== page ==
Man Pronounced Dead, Found Alive in Casket

January 27, 2010
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imageAs the lid of his coffin was about to be sealed, Josef Guzy?s grieving widow made one last request for her late husband?s necklace.

The 76-year-old Polish beekeeper had collapsed earlier in the day and been pronounced dead at the scene by a doctor.

When the undertaker reached into the coffin for the last time, he thought that he detected a faint pulse. On closer inspection, Mr Guzy was still breathing.

The same ambulance that had been called to the pensioner?s home near the southern city of Katowice and found no sign of life now raced to the undertakers to discover that their patient was still alive.

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The doctor who had issued the death certificate applied an electrocardiac monitor that recorded a pulse of 20 to 30 beats a minute ? around a third of normal strength.

Mr Guzy was rushed into intensive care, and after weeks of recovery he is back home to tend his bees.

?Josef had gone to the barn where he keeps his beloved bees when he collapsed and fell to the ground,? said Jerzy Wisniewski, a spokesman for the Regional Ambulance Service in Katowice.

?There were no signs of life when his wife called the ambulance. An experienced doctor with a specialist qualification in resuscitation found that the patient was not breathing, there was no heartbeat and the body had cooled ? all the characteristics of death.?

Darius Wysluchato, the funeral director and former miner who learnt first aid for his old job, described how he found the faint pulse and signs of breath from the corpse that he earlier placed in the coffin with an assistant.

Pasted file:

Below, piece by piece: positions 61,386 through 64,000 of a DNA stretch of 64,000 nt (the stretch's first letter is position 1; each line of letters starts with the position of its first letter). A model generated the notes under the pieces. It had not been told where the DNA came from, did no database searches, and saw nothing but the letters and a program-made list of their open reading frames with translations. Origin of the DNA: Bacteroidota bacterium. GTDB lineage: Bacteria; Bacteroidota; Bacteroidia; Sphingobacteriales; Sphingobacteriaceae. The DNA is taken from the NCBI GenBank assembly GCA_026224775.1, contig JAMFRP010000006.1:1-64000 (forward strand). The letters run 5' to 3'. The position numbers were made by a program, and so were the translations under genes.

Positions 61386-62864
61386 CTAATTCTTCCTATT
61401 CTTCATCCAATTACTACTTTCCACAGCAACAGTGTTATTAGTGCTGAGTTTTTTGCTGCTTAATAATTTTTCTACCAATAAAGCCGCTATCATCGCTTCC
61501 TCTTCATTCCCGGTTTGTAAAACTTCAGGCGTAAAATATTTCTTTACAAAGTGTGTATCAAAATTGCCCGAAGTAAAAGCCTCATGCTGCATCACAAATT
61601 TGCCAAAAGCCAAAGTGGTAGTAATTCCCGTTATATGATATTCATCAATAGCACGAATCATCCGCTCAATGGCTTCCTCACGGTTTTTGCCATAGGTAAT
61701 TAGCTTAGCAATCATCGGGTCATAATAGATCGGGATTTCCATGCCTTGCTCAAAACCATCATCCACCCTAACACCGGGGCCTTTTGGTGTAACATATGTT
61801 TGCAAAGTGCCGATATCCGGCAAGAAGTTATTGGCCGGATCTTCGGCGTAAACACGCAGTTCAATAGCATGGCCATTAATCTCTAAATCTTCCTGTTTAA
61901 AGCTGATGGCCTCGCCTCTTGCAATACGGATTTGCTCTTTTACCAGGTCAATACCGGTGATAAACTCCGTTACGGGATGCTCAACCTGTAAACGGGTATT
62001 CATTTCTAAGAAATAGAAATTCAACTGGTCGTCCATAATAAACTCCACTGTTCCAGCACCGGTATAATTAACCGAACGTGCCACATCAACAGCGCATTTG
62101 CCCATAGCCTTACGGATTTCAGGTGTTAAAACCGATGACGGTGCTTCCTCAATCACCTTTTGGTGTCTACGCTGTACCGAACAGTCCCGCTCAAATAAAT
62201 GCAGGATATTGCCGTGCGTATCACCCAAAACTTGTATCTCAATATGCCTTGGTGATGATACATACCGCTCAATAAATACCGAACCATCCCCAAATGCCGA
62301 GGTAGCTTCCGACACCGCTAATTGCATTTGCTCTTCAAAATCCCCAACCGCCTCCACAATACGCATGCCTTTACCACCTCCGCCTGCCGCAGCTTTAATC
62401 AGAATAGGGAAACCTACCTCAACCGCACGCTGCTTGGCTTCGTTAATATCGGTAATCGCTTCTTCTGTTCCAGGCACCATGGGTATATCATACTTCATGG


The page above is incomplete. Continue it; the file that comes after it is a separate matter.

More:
?When we arrived, the man had been lying covered with a sheet for a few hours,? Mr Wysluchato said. ?Just before closing the coffin, the family asked us to remove a couple of precious things from the body. His son-in-law wanted his watch as a keepsake and his wife wanted a chain from his neck.

?I happened to touch the artery in the neck and was totally shocked. I checked it again and shouted, ?There is a pulse.? My assistant checked as well. I leant in close and I could tell that he was still breathing. My God, it was a miracle.?

Doctors in Katowice have described it as a case of suspended animation, the first they have known.

Mr Wysluchato added: ?Thank God I did not close the coffin. If I had done that it would have been a tragedy.

?Something touched me to touch his neck. I am so pleased that Josef is alive and I wish him luck. To come back after lying in your coffin is really a miracle.?

Mr Guzy has shown his gratitude to the man he credits with giving him a second life. ?The undertaker saved my life. I am so grateful. The first thing I did when I got out of hospital was take him a pot of honey,? he said.

Source: TimesOnline.co.uk

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